Despite a less than hospitable welcome and tasked with overcoming racism in the 1950s, Trenton’s first Latinx members established successful business, education, and public service opportunities in the city that still stand today. The stories of these pioneering residents were recently captured in a cross-disciplinary research project involving students and faculty from the School of Humanities and Social Sciences and the School of the Arts and Communication.
According to Ann Warner-Ault, assistant professor of Spanish and the project leader since 2017, Puerto Ricans were the first Latinx group to settle in Trenton in large numbers during the peak of the city’s manufacturing economy in the 1950s. However, their history is largely missing from the city’s historical records—including the hardships they faced.
“While the city archives contain extensive documentation and data about Irish, Italian, and Jewish residents of Trenton, such accounts of the city’s Latinx groups are largely absent, even though Latinos comprise more than 30 percent of Trenton’s current population,” Warner-Ault says.
To learn more about the city’s revolutionary residents, Warner-Ault and her students attended Puerto Rican community events in Trenton, the Puerto Rican flag raising, Puerto Rican Day parade, Hurricane Maria benefit and relief meetings, and gallery events featuring Puerto Rican artists. They also met with influential residents, local politicians, and community leaders to collect oral histories.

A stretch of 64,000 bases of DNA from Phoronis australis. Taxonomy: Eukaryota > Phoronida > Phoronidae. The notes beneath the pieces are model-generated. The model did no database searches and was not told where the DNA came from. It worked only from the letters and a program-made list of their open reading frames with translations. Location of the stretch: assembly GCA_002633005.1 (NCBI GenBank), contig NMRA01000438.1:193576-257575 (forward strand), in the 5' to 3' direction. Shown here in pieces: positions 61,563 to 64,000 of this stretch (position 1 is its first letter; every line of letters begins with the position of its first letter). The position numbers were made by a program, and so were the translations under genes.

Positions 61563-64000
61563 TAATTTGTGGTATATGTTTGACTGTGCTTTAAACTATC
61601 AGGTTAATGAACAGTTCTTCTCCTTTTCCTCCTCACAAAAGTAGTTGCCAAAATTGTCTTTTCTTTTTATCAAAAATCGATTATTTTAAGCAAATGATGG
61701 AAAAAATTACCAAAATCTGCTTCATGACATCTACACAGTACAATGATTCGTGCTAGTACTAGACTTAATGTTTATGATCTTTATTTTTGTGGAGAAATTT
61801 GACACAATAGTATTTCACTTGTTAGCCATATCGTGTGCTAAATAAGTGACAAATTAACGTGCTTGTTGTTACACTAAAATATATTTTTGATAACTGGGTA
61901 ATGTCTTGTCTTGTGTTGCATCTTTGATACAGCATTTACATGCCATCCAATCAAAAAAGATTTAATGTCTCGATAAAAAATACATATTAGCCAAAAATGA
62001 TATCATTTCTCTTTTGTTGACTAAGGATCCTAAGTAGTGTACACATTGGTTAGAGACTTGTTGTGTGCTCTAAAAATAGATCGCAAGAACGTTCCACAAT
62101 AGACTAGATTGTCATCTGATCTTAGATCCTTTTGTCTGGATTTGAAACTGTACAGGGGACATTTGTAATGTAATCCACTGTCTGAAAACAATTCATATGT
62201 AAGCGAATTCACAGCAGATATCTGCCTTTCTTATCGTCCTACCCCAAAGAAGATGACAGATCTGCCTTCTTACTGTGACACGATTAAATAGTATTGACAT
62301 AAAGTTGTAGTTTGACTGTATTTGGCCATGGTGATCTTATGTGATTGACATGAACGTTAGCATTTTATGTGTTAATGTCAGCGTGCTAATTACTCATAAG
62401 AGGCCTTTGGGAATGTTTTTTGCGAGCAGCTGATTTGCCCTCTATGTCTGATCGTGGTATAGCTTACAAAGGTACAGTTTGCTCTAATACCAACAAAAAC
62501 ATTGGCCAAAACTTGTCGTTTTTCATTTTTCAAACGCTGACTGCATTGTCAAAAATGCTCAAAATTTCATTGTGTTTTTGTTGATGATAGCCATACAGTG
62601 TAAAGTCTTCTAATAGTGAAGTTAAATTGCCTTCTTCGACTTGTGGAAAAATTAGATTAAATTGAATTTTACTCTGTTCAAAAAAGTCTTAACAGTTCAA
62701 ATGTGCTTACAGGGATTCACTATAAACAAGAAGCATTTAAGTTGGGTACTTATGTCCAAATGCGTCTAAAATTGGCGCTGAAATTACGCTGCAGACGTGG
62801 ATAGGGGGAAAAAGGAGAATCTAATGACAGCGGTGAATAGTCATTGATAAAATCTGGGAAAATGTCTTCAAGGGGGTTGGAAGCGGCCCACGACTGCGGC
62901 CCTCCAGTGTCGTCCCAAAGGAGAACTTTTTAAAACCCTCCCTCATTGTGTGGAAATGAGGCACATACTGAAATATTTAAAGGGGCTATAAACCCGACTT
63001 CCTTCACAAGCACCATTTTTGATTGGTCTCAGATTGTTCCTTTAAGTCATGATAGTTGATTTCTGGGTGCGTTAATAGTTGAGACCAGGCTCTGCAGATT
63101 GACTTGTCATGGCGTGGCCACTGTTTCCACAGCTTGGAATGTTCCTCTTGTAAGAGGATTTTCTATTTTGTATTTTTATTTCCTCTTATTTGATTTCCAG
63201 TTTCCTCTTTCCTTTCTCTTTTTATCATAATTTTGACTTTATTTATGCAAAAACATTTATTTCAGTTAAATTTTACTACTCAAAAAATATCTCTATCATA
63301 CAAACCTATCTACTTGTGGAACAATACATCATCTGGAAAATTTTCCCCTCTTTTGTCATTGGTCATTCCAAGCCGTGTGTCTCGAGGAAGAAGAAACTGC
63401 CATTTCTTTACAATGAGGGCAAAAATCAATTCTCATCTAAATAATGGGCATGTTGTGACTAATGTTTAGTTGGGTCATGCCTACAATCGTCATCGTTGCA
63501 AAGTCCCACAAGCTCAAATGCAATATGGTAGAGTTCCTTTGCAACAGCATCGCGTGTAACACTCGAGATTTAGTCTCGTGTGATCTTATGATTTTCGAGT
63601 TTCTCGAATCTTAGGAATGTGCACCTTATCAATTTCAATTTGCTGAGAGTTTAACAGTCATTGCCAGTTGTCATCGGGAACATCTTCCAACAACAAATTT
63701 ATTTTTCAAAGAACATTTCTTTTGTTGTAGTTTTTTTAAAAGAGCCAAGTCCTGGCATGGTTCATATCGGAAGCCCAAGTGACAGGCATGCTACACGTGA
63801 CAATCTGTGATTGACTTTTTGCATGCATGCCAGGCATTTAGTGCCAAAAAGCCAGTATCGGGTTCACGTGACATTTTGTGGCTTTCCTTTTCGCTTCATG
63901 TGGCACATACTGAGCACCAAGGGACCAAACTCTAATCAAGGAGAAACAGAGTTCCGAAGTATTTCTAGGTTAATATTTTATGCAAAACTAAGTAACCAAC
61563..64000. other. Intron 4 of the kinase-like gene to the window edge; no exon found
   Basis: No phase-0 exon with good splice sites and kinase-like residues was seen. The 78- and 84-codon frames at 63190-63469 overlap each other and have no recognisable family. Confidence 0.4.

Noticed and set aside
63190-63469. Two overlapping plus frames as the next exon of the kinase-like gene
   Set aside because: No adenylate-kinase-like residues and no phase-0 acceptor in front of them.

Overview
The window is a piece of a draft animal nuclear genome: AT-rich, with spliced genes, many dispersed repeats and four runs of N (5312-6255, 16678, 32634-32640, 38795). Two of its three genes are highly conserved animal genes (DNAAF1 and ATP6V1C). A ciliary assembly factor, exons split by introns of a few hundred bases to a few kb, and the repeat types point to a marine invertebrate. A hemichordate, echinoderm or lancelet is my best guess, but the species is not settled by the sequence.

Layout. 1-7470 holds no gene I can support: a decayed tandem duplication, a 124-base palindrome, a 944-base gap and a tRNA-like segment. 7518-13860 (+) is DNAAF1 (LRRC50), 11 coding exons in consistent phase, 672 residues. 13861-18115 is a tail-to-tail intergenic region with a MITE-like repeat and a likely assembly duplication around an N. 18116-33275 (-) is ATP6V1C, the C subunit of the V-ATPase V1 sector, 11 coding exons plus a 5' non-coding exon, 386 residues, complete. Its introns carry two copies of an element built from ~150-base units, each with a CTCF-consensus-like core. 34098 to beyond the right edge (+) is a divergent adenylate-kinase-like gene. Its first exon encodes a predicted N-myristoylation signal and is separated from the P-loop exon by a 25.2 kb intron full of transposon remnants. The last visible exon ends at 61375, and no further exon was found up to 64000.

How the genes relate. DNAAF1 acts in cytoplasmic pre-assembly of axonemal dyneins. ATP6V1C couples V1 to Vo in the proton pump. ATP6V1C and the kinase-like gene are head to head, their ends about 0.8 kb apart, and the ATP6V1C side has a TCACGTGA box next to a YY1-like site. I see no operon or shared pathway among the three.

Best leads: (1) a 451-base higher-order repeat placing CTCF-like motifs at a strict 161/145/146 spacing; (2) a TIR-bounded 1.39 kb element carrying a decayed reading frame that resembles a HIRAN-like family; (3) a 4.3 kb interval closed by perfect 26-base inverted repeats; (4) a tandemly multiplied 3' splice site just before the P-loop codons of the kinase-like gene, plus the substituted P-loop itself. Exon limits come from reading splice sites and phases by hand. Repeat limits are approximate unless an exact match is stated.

Among the nearly 50 oral histories recorded is a series about the life of the late Carlos Pacheco, a prominent Puerto Rican resident, who has been honored with a street bearing his name in Trenton.
“We recorded interviews with Pacheco’s family members, friends, and former colleagues, including the former mayor of Trenton, Doug Palmer,” Warner-Ault says. “One of his most notable accomplishments was being Trenton’s first Affirmative Action Officer, integrating the Trenton police and fire departments, and opening the door for more Latinx politicians.”
Because of these early Puerto Rican leaders, future Latin American immigrants in Trenton have also been able to find bilingual daycare and public-school education, enjoy Spanish-speaking church services, and have important forms translated into Spanish.
“Puerto Ricans have contributed greatly to Trenton, so we wanted to highlight their rich contributions to the city, its residents, and tell stories of unknown and unsung heroes in the community,” she says.
The transcriptions and audio of the interviews will be archived in the Trentoniana collection in the Trenton Free Public Library. The research and interviews are also available online, courtesy of a dual-language website created by Kassandra Sánchez ’20.
— David Pavlak